An introduction to software quality

An introduction to software quality

At, we talk a lot about software quality. It’s how we determine whether a client is a good fit for an upgrade. The less technical debt a codebase has, the easier it is to maintain, and the more likely a Rails upgrade will go smoothly. But what determines whether software is “good quality”? In this article, we will talk about what software quality is, and explain the metrics that people use when talking about how to measure it.

What is software quality?

What software quality actually means can depend on who you ask. According to Wikipedia opens a new window , which gets its definition from the former ISO/IEC 9126-1 (current ISO/IEC 25010) standard, software quality refers to two different metrics:

  1. Functional quality: how well software conforms to its functional requirements, i.e. it does what it is supposed to do
  2. Structural quality: how maintainable a piece of software is

The first metric is fairly straightforward so, in this article, we will talk about the second metric: the structural quality of software, or rather, its maintainability.

Maintainable software

What does it mean to have “maintainable” software? This definition seems to be more widely accepted. Maintainable software is easy to understand and modify. It tends to have two main characteristics:

  1. Code coverage: this refers to how much of your application is covered by tests. The more of your application is covered by tests, the easier it is to add features, refactor, or upgrade existing code.
  2. Code quality: this is the amount of technical debt a project has. Technical debt refers to the use of non-optimal solutions, for example, poor quality code, poor design, non-scalable solutions, etc. Technical debt is bad because so much developer time can be eaten up maintaining it, therefore costing businesses money.

Code Coverage

The first characteristic of maintainable software is code coverage. Code coverage is measured through the use of dynamic analysis tools. In general, these tools execute the code line by line and calculate what percentage of it is covered by the test suite. Some tools can calculate different coverage measurements. For example, Ruby’s coverage opens a new window library, which is the backbone of SimpleCov opens a new window , provides the following measurements:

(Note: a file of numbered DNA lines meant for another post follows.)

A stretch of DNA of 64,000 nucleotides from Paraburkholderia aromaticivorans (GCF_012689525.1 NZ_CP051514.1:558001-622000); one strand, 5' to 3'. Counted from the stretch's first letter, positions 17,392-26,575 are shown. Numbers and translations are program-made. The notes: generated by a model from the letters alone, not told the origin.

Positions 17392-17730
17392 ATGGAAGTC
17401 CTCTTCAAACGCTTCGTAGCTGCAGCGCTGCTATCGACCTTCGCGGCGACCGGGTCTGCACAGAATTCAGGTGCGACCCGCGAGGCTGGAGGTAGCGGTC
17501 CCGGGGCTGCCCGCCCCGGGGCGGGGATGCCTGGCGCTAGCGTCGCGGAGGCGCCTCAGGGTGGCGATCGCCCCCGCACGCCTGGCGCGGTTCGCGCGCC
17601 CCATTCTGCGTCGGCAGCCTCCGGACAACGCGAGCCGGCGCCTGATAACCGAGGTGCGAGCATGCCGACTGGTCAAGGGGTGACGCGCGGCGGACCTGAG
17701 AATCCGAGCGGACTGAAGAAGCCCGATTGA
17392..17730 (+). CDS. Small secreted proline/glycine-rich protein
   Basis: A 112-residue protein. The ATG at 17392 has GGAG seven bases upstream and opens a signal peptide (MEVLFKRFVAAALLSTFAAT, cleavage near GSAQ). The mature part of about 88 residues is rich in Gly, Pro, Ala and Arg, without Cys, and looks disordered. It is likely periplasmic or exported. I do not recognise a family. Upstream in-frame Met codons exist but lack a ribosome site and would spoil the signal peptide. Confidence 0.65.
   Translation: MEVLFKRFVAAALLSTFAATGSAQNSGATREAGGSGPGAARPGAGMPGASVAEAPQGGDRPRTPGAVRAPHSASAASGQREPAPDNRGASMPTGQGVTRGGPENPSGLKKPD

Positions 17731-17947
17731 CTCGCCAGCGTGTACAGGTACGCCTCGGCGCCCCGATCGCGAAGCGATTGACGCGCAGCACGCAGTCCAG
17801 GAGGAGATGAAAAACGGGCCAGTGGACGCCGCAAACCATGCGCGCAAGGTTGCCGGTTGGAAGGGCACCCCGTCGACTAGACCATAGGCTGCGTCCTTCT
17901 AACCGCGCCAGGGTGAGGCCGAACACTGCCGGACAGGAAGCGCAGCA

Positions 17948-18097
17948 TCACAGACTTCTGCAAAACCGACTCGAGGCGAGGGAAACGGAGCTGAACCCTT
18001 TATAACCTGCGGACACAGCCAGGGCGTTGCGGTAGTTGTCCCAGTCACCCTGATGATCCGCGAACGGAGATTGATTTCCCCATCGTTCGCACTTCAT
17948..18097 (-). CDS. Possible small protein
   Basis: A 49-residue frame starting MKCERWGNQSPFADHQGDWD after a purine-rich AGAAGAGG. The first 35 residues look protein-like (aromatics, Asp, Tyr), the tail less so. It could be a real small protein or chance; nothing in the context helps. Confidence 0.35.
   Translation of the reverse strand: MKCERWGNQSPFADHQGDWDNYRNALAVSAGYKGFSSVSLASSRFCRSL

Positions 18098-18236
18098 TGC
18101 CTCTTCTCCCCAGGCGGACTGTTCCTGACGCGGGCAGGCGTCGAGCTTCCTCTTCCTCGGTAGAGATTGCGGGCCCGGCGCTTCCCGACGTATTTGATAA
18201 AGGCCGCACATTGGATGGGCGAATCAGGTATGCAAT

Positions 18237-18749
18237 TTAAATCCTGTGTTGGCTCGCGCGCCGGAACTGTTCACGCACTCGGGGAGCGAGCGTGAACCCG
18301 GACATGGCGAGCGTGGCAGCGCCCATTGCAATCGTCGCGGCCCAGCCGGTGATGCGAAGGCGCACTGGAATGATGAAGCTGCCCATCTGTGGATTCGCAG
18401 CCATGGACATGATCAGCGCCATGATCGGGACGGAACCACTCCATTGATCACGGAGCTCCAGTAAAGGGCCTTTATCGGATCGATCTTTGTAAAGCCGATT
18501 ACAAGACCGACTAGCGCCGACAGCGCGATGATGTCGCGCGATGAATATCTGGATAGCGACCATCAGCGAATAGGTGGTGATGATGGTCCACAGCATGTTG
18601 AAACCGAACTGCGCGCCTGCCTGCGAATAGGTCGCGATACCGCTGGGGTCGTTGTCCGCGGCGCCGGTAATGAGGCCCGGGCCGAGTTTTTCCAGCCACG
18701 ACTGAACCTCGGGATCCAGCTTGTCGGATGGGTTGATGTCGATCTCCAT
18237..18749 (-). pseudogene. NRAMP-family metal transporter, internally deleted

• line coverage - the number of times each line was executed
  • oneshot lines coverage - which lines are executed
  • branches coverage - how many times each branch within each conditional in the code is executed
  • methods coverage - how many times each method in the mode is executed

Code Quality

The second characteristic of maintainable software is code quality. Code quality is measured through the use of static analysis tools. A static code analysis program reads through each line of code in an application and assigns a complexity score to every file in a project. Some metrics that static analysis programs measure are:

  • churn: a measure of how often a file changes. Churn is important to track because the frequency of how much a file changes can signify problems - lack of understanding of the problem that the code is trying to solve, poor design, code that is too complex.
  • complexity: how hard it is to understand and reason through code. Like churn, how difficult a piece of code is to understand can signify problems. Complexity can make code harder to modify, and easier to break. Some measurements of complexity include:
    • cyclomatic complexity: this is a count of the linearly independent paths through a piece of code
    • the ABC metric: the number of assignments, branches, and conditionals in a piece of code
  • code smells: a piece of code that can indicate a potential problem. Some examples of code smells are: bloated code, incorrectly applied design patterns, excessive coupling. Code smells can contribute to technical debt.

One example of a static analysis program is RubyCritic opens a new window . RubyCritic is a wrapper around the tools Reek opens a new window , Flay opens a new window , and Flog opens a new window , three tools that analyze the code according to these metrics.

Putting It All Together

Now that we have some definitions for software quality metrics, we can put them together to create an overall picture of a project’s quality. If you have read Michael Feathers’ article Getting Empirical about Refactoring opens a new window or Sandi Metz’ article Breaking Up the Behemoth opens a new window , you might have seen this file churn vs. complexity graph:

file churn vs complexity graph Complexity graph courtesy of Michael Feathers

Here’s how the quadrants break down:

  • Ideally, we want to have files in the lower left quadrant: files with low churn and low complexity don’t change very often and they’re easy to understand.
  • Upper left quadrant: these are files with low churn and high complexity. It’s probably best to not touch these, since they do important stuff.
  • Lower right quadrant: files with high churn and low complexity. These are the files that need to be changed often, usually stuff like config files and locals, etc.
  • Upper right quadrant: files with high churn and high complexity. These are the files that probably should be refactored.


In this article, we talked about what software quality means, particularly when it comes to maintainable software. We learned what code coverage and code quality mean, and the difference between churn and complexity. Finally, we put together all our definitions and took a look at the file churn vs. complexity graph with a better understanding.

If you would like to learn more, here are some resources that helped me understand the topics we covered above (both by’s founder Ernesto Tagwerker):

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